Based in the seaside town of the same name, the Ventnor Fringe Festival has expanded substantially since its inception in 2010, with the woodland area (which hosts the show), a hauntingly captivating backdrop for the spoken word and music that will be on offer.

Here’s the low down on some of the acts that will be performing at Max Lyrical.

DJ Nipsy

– Plays throughout the night –

DJ Nipsy

“He’s unlike any other DJ I’ve heard” Sam Cox, a member of Putney’s RMS recording studios told me upon first stumbling upon ‘Nipsy’ during a fluke encounter after the 2013 Isle of Wight Festival.

After a short sabbatical, he returns at Max Lyrical, expect amazing beats throughout from the king of the deck-dub-math-pop-step genre!

Dylan Kulmayer

– Spoken Word/Rap: 20.10-20.30

Dylan Kulmayer

When I was 17 years of age my mindset frequently switched between subjects as taxing as how many spots I had and how harsh life was as I quaffed apathetically on Perrier water and smoked salmon.

At the same age, Dylan Kulmayer, aka DRK, has recently released his debut EP and, perhaps more tellingly, refuses to go near Perrier, content to slum it with Evian. His lyrics are also wise far beyond his years and his EP received the thumbs up from Kureen.co.uk


-Spoken Word: 20.30-20.45

Maxx Lyrical

If DxK following DRK isn’t confusing enough, this gem also goes by a slightly different version of the gig name, Maxx Lyrical, on special occasions (Bar mitzvahs, weddings etc.)

Infeasibly handsome and with an IQ of 239, the young stud from parts unknown would be Russell Brand’s meditation partner if ever the two crossed paths.


– Music: 20.45-21.10


Like a scene from the original Batman, Ba.Dow’s name crashes through the air each time it leaves somebody’s lips, rendering any surrounding pigeons temporarily incapacitated.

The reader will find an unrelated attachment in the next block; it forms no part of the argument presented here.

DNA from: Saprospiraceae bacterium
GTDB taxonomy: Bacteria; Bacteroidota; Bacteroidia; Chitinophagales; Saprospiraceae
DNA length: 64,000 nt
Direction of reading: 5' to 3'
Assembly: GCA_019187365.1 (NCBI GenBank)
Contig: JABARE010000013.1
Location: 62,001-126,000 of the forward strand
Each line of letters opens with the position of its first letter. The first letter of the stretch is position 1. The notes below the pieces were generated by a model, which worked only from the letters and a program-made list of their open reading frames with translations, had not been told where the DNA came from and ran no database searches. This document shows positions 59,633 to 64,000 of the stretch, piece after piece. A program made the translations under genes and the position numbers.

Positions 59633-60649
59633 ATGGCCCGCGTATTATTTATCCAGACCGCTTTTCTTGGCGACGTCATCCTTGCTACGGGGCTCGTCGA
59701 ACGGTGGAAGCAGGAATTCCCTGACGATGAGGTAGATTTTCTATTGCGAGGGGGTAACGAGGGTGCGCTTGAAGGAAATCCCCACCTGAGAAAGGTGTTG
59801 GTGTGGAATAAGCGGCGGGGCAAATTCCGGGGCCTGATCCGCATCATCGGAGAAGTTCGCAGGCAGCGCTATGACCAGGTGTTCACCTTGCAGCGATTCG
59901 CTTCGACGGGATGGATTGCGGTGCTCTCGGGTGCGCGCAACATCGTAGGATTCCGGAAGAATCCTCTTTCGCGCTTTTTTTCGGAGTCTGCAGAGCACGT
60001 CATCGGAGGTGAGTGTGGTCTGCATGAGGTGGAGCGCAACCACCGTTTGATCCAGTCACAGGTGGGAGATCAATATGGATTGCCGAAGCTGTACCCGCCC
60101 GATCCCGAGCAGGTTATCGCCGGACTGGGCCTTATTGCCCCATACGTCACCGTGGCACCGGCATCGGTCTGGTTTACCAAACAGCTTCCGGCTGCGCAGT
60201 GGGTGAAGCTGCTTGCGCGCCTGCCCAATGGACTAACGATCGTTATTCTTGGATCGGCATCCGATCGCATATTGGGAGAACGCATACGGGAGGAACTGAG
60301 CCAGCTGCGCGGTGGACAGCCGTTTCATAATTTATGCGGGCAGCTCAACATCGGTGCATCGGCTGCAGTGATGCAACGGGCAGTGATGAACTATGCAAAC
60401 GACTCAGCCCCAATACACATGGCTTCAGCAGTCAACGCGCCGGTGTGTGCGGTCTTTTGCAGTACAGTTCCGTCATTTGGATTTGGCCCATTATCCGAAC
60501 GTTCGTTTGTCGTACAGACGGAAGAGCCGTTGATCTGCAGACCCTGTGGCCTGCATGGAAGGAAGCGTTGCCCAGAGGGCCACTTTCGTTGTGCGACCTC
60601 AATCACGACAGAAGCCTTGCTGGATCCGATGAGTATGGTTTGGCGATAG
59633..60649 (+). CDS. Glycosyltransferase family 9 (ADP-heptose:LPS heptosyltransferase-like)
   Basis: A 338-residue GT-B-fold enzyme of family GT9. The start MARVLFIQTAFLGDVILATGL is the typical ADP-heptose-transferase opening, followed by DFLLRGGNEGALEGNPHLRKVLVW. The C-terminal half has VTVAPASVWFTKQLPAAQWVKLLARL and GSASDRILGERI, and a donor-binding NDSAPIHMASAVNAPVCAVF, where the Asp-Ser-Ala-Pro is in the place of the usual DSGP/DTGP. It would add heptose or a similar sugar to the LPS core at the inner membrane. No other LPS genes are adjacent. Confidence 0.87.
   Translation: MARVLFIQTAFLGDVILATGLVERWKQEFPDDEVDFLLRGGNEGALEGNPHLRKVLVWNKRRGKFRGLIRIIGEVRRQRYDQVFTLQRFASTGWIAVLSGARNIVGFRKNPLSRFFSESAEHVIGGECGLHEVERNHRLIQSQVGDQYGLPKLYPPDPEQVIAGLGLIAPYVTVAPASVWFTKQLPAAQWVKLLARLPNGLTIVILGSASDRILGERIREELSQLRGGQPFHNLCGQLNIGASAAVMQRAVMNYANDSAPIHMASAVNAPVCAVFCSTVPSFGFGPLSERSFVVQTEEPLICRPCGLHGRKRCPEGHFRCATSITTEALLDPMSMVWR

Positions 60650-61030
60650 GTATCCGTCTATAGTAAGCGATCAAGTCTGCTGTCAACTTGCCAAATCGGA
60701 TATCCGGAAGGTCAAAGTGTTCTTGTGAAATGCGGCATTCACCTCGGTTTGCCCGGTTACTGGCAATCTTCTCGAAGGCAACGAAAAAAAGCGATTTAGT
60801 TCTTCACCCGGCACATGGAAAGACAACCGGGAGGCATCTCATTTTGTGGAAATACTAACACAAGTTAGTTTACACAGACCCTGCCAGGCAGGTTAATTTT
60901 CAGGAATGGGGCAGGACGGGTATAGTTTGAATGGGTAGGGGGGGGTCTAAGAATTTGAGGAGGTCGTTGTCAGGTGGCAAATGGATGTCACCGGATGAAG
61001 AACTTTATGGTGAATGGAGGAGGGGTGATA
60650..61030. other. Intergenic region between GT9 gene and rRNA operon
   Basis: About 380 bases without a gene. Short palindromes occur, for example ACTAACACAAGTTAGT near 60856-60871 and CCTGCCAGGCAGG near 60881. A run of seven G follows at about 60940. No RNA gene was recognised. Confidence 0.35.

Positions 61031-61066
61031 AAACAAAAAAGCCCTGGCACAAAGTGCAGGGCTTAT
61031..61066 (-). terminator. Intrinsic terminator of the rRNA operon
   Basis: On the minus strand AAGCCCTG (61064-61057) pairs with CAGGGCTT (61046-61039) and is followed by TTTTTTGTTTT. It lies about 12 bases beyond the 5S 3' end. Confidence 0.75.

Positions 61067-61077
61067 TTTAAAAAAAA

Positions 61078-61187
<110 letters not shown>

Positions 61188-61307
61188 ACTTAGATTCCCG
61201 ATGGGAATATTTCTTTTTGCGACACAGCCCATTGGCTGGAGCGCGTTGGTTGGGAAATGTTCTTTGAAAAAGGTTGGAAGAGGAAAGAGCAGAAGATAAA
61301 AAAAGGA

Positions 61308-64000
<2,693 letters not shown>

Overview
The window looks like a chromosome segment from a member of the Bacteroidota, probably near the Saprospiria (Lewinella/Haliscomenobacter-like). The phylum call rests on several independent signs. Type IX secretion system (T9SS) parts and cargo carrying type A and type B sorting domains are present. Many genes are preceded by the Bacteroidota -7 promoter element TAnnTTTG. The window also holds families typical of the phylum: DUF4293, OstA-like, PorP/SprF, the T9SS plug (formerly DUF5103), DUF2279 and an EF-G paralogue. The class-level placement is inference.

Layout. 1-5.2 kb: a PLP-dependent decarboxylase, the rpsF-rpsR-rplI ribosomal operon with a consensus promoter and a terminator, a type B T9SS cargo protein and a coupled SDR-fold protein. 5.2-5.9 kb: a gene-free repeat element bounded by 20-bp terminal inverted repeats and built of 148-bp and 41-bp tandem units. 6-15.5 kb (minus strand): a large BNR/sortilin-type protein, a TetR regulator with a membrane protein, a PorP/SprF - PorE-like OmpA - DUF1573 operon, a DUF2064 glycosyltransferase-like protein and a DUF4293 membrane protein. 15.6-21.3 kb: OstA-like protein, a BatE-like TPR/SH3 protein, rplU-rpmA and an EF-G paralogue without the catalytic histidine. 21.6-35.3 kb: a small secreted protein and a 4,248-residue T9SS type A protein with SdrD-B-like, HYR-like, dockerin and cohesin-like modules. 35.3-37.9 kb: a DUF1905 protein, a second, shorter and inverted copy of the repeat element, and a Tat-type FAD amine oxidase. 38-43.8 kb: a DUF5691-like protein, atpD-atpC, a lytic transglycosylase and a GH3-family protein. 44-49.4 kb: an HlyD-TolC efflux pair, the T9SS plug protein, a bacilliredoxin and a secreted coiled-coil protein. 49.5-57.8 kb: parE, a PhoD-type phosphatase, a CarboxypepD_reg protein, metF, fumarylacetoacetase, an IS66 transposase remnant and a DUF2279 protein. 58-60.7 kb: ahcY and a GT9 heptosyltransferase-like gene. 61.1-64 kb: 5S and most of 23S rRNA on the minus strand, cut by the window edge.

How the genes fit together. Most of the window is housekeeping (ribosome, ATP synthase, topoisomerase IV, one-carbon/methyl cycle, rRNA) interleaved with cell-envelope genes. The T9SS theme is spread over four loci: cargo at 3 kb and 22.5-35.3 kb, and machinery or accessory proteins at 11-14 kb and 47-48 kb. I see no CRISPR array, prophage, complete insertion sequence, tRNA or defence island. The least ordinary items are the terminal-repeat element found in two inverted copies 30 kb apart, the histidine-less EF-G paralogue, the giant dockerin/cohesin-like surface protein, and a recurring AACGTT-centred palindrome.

Having won the 2014 Bestival competition, this is the start of an exciting journey for a rich sounding band with virtually unlimited upside.

Unannounced act

– Rap/Spoken word 21.30-21.45


‘Unannounced act’ often refers to a deep panic behind the scenes, as every prospective wordsmith or person owning a beret is urged to spout some words in front of an audience for a few minutes.

That’s far from the case here – Indeed, the organisers have booked… Um… Dave, no wait, DJ Petrolhead. Well, there is someone booked and he/she is bloody marvellous, even the Isle of Wight Country Pamphlet and Joppul Junior site would be impressed!


Donna Jones MBE

– Spoken Word: 21.45-22.00


Of all the MBE’s I’ve known Donna Jones is the finest. Her gritty, honest, colourful poetry should provide the ideal contrast to some of the potty mouthed shenanigans elsewhere.

A published poet, Donna offers a welcome change of tempo to the gig and brings decades of decadent rhetoric to the table.

Buddy Carson and Emmy J Mac

– Spoken Word/Music: 22.00-22.30

Buddy and Emmy
You can’t have a spoken word event without Buddy and Emmy. Well, you can, but it wouldn’t be anywhere near as good.

The headliners are the perfect blend of silky lyricism and ear trembling melodies. Anyone who hasn’t heard Emmy J Mac live and in living colour is in for a treat, her voice is one of the finest to emanate from these shores.

The gig promises to be a special one, get your buttocks over. At £8 for two tickets (2-4-1 deal with Ventnor Fringe) it’s an absolute bargain.

Do you know what else costs £8? Carrot Top’s new DVD – Carrot Top! So, if you don’t come along then you’re basically supporting the flame haired twerp by default.

To purchase tickets for the show either phone Ventnor Fringe on 0843 289 8718 or book via their website.

Written by Dom Kureen

As a young rapscallion stranded on an Island, my time is split between writing, performing spoken word, wrestling alligators and delivering uplifting pep talks to hairdressers before they prune me. I meditate and wash daily when possible.